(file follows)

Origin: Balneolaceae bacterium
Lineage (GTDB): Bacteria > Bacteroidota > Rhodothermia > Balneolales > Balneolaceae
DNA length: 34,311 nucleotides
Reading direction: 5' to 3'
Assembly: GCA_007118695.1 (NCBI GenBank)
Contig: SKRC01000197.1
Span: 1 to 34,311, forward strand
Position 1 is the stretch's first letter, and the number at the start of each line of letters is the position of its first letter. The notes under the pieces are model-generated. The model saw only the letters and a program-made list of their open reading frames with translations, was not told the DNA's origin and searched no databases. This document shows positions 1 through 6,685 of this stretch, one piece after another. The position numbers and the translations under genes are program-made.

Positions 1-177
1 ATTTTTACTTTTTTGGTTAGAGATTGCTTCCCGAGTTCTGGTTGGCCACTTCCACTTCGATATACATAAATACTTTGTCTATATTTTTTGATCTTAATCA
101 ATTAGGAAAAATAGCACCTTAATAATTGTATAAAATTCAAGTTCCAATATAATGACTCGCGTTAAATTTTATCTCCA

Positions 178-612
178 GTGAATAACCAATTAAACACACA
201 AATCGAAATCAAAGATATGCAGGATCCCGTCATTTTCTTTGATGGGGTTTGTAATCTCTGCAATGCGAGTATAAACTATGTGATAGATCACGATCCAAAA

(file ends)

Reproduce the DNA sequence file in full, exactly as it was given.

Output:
Origin: Balneolaceae bacterium
Lineage (GTDB): Bacteria > Bacteroidota > Rhodothermia > Balneolales > Balneolaceae
DNA length: 34,311 nucleotides
Reading direction: 5' to 3'
Assembly: GCA_007118695.1 (NCBI GenBank)
Contig: SKRC01000197.1
Span: 1 to 34,311, forward strand
Position 1 is the stretch's first letter, and the number at the start of each line of letters is the position of its first letter. The notes under the pieces are model-generated. The model saw only the letters and a program-made list of their open reading frames with translations, was not told the DNA's origin and searched no databases. This document shows positions 1 through 6,685 of this stretch, one piece after another. The position numbers and the translations under genes are program-made.

Positions 1-177
1 ATTTTTACTTTTTTGGTTAGAGATTGCTTCCCGAGTTCTGGTTGGCCACTTCCACTTCGATATACATAAATACTTTGTCTATATTTTTTGATCTTAATCA
101 ATTAGGAAAAATAGCACCTTAATAATTGTATAAAATTCAAGTTCCAATATAATGACTCGCGTTAAATTTTATCTCCA

Positions 178-612
178 GTGAATAACCAATTAAACACACA
201 AATCGAAATCAAAGATATGCAGGATCCCGTCATTTTCTTTGATGGGGTTTGTAATCTCTGCAATGCGAGTATAAACTATGTGATAGATCACGATCCAAAA